If you’ve received an unnatural links warning or have been hit with a link-related penalty from Google recently, possibly due to the latest algorithm update, should you look at all aeas of your site, beyond links? Absolutely, and here’s why?

I’m yet to find a link-penalised site that had nothing else wrong

A very common question we’re asked, and probably the most common question a lot of SEO agencies are asked, is “Why was I doing so well before all this happened?” My answer is that sometimes links, no matter how dangerous, can hide a whole range of sins. To put this in perspective, you can’t get a site ranked with amazing meta tags alone, but you can rank it quickly with links. That’s how powerful they are.

Certainly, these very same links can come back to haunt you – they may not even last long – but a lot of sites that were built years ago have sailed through algorithm changes with little upset, and somehow those rankings have lasted. If everything seems to be going well for your website and its links, why bother fixing something that isn’t yet broken?

When you’re filing a reconsideration request to Google, you’re stating that your site no longer violates Google’s Webmaster Guidelines – which includes more than just links.

What if you have some old hidden text in there, or you have a page saturated with irrelevant keywords?

If you’re not up-to-speed with SEO, could you be missing something vital?

Even the most seasoned of SEO professionals knows that simply keeping up with best practices is very time-consuming. I live and breathe SEO, but as someone with a primary focus on link building, there are many times when I refer something out because it’s too far outside of my knowledge. There’s just no way that I can keep up with everything that’s recommended, or know exactly what needs to be implemented in which cases.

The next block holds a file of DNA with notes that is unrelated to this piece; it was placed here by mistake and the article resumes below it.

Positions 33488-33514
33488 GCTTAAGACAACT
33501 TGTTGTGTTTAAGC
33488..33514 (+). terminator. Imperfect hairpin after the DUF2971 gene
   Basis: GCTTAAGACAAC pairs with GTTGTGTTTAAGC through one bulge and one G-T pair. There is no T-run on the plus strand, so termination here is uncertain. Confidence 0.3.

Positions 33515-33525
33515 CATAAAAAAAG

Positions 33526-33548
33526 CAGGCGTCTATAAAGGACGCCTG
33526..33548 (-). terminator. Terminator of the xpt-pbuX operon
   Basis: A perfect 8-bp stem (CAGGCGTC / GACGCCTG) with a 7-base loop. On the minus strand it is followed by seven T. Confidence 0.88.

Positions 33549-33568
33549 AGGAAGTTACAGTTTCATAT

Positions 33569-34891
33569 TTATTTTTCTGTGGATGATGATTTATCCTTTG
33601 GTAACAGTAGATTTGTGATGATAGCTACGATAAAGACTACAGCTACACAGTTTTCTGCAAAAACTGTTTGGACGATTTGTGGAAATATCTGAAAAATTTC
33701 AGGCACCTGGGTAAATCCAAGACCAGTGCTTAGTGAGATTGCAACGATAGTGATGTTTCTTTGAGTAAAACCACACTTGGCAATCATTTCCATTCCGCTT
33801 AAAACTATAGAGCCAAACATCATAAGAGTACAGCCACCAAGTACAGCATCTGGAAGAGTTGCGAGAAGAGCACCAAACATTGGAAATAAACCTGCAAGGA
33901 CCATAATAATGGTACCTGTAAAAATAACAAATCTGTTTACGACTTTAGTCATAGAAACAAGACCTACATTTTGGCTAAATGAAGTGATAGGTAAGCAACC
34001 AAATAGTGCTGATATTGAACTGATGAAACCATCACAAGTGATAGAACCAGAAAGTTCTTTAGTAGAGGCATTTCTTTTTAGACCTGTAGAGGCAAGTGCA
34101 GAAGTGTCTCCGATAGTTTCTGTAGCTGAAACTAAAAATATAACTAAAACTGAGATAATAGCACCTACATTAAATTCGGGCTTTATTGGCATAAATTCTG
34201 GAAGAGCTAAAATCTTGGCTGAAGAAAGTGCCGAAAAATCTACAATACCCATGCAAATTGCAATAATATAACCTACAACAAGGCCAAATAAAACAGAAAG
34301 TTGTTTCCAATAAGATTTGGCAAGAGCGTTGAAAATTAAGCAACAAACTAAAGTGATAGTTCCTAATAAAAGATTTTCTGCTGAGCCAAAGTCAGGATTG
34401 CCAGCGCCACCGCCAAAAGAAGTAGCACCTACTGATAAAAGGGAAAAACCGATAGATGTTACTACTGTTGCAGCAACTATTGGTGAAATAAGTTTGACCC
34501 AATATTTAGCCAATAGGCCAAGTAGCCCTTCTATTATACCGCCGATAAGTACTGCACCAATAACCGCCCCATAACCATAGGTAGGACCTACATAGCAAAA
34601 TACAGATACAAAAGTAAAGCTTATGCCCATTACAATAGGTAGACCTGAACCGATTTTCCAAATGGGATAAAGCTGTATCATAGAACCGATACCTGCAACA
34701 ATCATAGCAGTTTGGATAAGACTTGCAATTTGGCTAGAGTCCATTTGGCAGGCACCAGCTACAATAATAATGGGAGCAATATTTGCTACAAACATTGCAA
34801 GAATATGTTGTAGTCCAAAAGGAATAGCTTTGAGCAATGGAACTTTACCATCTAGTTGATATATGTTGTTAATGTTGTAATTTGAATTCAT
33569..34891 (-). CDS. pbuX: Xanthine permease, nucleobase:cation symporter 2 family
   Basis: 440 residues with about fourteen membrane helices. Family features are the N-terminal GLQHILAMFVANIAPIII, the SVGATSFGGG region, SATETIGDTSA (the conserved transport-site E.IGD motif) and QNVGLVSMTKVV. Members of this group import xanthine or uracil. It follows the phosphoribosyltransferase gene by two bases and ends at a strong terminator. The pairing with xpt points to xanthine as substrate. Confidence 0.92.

Pretty much everyone in the SEO industry knows that simply keeping up with the best practices takes time. A lot of time. If you control a site’s SEO but you’re not an actual SEOer, I simply cannot imagine how you can keep up. Because of this, chances are high that you (the hypothetical non-SEO SEOer) could infringe Google’s code of practices, thus incurring some sort of penalty – even by complete accident.

Ultimately, as painful as it can be, a link warning or penalty is the perfect time to start looking over everything you have – absolutely all corners of the site you’re in charge of. This centers around but is not limited to your backlink profile; don’t make the elementary mistake of thinking that the cleanup of some bad links will totally solve your problem. It very weel might do – such is the power of the link – but while you’re looking under the hud, check out everything.

Fixing and improving should go hand-in-hand

You may not actually be violating Google’s Webmaster Guidelines, but it’s  a good opportunity to sort out issues or make SEO improvements to our site. Maybe you aren’t using authorship yet you’ve posted hundreds of blogs? Maybe you haven’t implemented any Schema on your site? Maybe you have canonicalisation issues up the wazzoo?

Something doesn’t have to be an actual violation to need to be fixed or improved – doing so will ensure that your site bounces back stronger than ever, and that you’ll remain wiser for the future.

So when you get slapped with a penalty by Google, think of it as a blessing in disguise – because, from an SEO perspective, it really is.

Forget the rankings, take a look at your site regardless

See if you’re doing anything that might have been acceptable a few years ago – before the algo updates – but is frowned upon today. Check if there’s something more you could be doing that might improve visibility – you will almost always find something.

Links aren’t always to blame when it comes to rankings/Google penalties – but it’s very characteristic for something more to be wrong with the site when they are to blame.